I think mishaps in the workplace happen much the same way: enough familiarity combines with momentary distraction to cause one thing to go wrong in a time and place where everything needs to go right. And, boom. One is doing the 5 Y's.
Well, thank God he's OK. He gets another chance (and, apparently lots of exercise...)

And add #4 - forgetting to focus at the critical points in the process where errors are most likely to occur. That same fiddling with knobs would likely have been a non-issue if on a stright part of road.

I liked to corner hard as a youngster, (I am sure I am better now...), but tried to always understand and practice that hard cornering times were not the times to sip coffee, change CDs, answer phones, etc.
 

Helmut Jilling

Auditor / Consultant
...The old "operator error" debate and misunderstanding. In ther earlier part of the quality movement, the stock answer was always "the operator made an error..." which led to an action something to do with "the operator was scolded... trained... shot at sundown... fired..."

That led to an effort to reduce "operator error" as an answer, because it rarely was actually the root cause, and when that was the answer, the investigation never discovered the true root cause.

However, that trend led to a point of view of some that "operator error" was never a legit answer. That is probably going too far, because there may be some cases where that really was sufficient. But, few and far between, and only after the other causes have been investigated.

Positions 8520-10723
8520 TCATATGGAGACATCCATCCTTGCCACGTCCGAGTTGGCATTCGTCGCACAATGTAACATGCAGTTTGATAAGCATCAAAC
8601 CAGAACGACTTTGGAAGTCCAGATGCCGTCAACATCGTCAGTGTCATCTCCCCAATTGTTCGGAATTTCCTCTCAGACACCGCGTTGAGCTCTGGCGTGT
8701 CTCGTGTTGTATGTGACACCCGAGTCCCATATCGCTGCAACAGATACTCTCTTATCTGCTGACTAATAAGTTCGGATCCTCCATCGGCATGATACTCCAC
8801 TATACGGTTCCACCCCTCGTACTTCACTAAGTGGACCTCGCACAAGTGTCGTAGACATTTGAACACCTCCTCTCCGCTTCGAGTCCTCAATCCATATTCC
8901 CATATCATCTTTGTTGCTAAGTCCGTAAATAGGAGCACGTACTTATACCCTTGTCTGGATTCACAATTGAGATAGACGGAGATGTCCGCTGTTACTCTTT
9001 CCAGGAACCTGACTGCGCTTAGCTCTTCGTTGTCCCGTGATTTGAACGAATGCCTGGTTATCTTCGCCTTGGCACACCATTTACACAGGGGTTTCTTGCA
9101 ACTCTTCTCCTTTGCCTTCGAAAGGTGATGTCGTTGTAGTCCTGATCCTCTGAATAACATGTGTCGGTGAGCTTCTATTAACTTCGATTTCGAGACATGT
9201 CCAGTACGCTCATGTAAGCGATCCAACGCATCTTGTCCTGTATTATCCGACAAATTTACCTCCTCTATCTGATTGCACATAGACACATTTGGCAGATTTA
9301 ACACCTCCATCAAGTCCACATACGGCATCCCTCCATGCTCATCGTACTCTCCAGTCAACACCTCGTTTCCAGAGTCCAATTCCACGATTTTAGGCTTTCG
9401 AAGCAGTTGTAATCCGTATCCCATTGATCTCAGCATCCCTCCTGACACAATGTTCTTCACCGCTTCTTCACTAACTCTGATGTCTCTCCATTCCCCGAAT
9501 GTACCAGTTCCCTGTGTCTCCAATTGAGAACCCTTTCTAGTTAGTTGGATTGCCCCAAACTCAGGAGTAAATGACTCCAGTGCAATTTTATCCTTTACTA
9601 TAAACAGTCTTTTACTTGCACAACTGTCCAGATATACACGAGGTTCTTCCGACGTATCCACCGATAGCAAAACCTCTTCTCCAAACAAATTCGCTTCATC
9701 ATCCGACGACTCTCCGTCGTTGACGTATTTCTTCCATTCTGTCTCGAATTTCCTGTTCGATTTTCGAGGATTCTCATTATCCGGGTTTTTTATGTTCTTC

Sort of like a homicide detective may conclude a fatality was accidental, but only after all more significant clues have been investigated and ruled out.
 

Jen Kirley

Quality and Auditing Expert
Staff member
Admin
Well, thank God he's OK. He gets another chance (and, apparently lots of exercise...)

And add #4 - forgetting to focus at the critical points in the process where errors are most likely to occur. That same fiddling with knobs would likely have been a non-issue if on a stright part of road.

I liked to corner hard as a youngster, (I am sure I am better now...), but tried to always understand and practice that hard cornering times were not the times to sip coffee, change CDs, answer phones, etc.
Yes, thank you. I am thankful too. Really.

Such things come with experience, one would think - learning when and where to not fiddle with stuff. But I also once read that most accidents occur within 25 miles from home (like this one). Familiarity is said to play a role, also just not being mentally engaged - yet or ever - because one is just doing a small errand or whatever.

We had just finished pressuring him to go apply for a job at a restaurant on his way to play music at his friend's house. He may have been speeding because he was mad about our nagging. People very often take unneeded risks when emotionally impacted. Some employers understand that, and invest in making services available to employees, like financial or personal counseling. The Navy tried to have a Personal Finance Counselor on board ships - I was one - to help sailors deal with creditors and reduce accidents and errors on the job.

And so we really are all too often one arm movement away from horror. What we do, when we're properly about it, is to reduce risk. Taking care is one important way.